Sunday, September 4, 2011

Opinion: Why Boards and Governance Matter

Cedar Rapids/Iowa City Gazette weekly column, “On Topic,” from 07-10-11,

For all our talk in this country about gettin’ gummint off the backs of workin’ folk, we do care about rules.
Or we savor watching the big and mighty fail.
Either or both would explain the brouhaha over Jim Tressel and Ohio State University. (Disclaimer in regard to Coach Tressel: I worked for a few years at OSU and I graduated from Youngstown State University. So if you view everything I say from here on as suspect, I’ll understand.)
But I do believe we, for the most part, try to play by the rules and want everyone else to color within the lines, too. And now, within a few weeks of each other, come two seductive books about governance, about the people charged with establishing regulations and ensuring those rules are followed.
And in both cases — though one book is nonfiction and the other fiction based on true events — we see those powerful watchdogs abuse the rules for personal gain. The books caution that many of those powerful decion-makers survive to sit in their plush offices and collect massive perks.
The nonfiction book is the “Reckless Endangerment: How Outsized Ambition, Greed and Corruption Led to Economic Armageddon” (Times Books), by the lauded “New York Times” business columnist Gretchen Morgenson and financial analyst Joshua Rosner.
No, wait — it’s really better than you think. A lot better.
For one thing, the authors note the causes of the recent tsunami of a recession didn’t begin in 2008 with Lehman Brothers, the usual-suspect starting point. They trace the nasty roots further back, to 1991, when a politically connected James A. Johnson became CEO of Fannie Mae.
That, they write, is when the trouble began.
Morgenson and Rosner contend the ambitious Johnson’s goal all along was not so much to help regular folk realize the American dream of homeownership — and, boy, does that notion come in for a hiding in this book. Instead:
Under Johnson, Fannie Mae led the way in encouraging loose lending practices among the banks whose loans the company bought. A Pied Piper of the financial sector, Johnson led both the private and public sectors down a path that led directly to the credit crisis of 2008.
It took more than a decade to assemble the machinery needed to create the housing mania. But it took only a year or two for the juggernaut to collapse in a heap, destroying millions of jobs and retirement accounts, and devastating borrowers.

The writers find lots more regulators, lawmakers, bankers and boards of directors to blame, guardians who stuffed their own wallets and increased their own political capital — after all, there’s lots of blame to go around.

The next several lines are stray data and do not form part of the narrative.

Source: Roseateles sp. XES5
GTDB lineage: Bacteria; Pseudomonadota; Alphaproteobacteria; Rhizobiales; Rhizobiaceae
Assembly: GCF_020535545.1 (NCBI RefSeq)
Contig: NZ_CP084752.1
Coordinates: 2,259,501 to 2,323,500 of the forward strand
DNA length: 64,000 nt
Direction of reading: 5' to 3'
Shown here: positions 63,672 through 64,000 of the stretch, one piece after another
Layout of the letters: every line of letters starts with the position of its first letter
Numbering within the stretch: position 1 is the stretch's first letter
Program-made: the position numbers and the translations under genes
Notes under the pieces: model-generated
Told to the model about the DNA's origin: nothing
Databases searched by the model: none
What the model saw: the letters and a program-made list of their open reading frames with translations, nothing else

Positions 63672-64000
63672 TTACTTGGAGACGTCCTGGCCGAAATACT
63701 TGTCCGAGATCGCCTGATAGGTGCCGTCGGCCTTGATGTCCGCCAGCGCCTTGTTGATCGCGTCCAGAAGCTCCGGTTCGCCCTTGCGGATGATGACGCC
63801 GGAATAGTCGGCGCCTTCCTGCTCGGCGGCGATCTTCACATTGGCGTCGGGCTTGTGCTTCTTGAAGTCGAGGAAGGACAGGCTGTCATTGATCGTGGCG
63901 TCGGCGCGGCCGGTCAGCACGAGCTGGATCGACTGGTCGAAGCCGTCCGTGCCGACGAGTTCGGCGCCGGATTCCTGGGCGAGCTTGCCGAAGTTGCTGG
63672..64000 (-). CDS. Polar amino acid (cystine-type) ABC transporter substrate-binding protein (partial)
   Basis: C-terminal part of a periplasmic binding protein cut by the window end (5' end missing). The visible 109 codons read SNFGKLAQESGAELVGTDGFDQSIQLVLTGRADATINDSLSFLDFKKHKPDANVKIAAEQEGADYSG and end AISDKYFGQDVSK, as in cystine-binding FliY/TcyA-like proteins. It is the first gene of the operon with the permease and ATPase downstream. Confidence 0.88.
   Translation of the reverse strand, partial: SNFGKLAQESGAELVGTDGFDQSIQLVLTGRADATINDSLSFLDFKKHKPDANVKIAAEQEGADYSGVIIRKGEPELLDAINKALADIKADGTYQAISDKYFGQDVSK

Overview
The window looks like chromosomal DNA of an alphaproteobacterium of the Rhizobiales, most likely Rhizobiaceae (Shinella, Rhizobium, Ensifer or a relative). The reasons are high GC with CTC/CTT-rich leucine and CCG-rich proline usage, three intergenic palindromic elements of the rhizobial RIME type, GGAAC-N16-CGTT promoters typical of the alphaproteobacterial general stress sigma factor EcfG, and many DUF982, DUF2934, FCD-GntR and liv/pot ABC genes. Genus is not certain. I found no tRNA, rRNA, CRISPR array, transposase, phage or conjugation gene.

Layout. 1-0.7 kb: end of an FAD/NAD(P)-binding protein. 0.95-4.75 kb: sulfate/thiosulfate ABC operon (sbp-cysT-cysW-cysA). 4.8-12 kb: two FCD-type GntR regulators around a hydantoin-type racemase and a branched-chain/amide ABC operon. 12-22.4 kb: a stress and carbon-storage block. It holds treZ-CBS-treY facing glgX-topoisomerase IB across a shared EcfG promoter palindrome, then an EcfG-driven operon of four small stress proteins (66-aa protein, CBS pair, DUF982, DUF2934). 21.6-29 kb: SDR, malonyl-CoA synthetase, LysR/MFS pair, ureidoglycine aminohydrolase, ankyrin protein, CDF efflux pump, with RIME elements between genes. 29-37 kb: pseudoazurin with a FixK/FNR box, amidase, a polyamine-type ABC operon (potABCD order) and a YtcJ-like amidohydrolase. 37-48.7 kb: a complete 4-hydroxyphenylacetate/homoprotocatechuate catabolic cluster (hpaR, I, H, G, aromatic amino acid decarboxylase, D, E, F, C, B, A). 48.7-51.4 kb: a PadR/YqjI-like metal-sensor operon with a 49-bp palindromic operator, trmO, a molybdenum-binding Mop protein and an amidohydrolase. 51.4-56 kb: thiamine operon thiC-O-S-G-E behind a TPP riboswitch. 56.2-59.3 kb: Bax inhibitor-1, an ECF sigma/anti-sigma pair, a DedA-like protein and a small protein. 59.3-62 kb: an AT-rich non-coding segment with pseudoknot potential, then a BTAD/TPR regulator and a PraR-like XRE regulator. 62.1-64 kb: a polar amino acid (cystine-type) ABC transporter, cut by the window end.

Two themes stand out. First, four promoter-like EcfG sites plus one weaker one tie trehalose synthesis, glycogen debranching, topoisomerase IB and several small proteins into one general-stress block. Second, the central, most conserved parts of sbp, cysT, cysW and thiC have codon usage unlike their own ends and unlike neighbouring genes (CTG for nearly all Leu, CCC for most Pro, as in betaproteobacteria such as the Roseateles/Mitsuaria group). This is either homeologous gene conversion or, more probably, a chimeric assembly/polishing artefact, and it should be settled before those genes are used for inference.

Bankers also come under substantial fire in John Sayles’s novel “A Moment in the Sun” (McSweeney’s Books). Sayles, better known as a movie writer and director — “Return of the Secaucus Seven,” “Eight Men Out” — read a particularly apt chapter from his 955-page epic at Prairie Lights in Iowa City in June.
His selection was an exciting sequence telling how, in 1894, an “army” of proud unemployed men — followers of socialist “Gen.” Jacob S. Coxey who were struggling through a brutal four-year economic depression — stole a series of trains to storm Washington, D.C., to tell U.S. President Grover Cleveland what’s what.
One of the fictional characters, Hod, lays the background for their disillusionment:
It had been the banks and their tight money that drove his old man off the farm, town people putting an arm around his shoulders and cooing into his ear till he took the loan and then there they were out in the yard with Sheriff White behind them, saying how it was just business and you had to be prudent with your finances. His own father, Esam Brackenridge, working for wages at the granary till it killed him with shame ….
He’d never quite understood how they worked it, no matter how many speeches he heard and meetings he sat through. That was part of the con, of course, making it impossible for a simple toiler to follow, wrapping it in a gauze of words and laws and proclamations and economic ciphers, but somehow he knew somebody was getting rich without lifting a finger, and here they were, honest hardworking American men, without a pot to ---- in or a window to toss it from.
The bad guys get away with evil deeds in Sayles’s novel, too, just as in “Reckless Endangerment.” In real life, miscreants keep getting put in high places and brave men and women always stand up to wave a red flag.
But that warning only works if we’re paying attention. The lesson of these books is, well, maybe next time, right?

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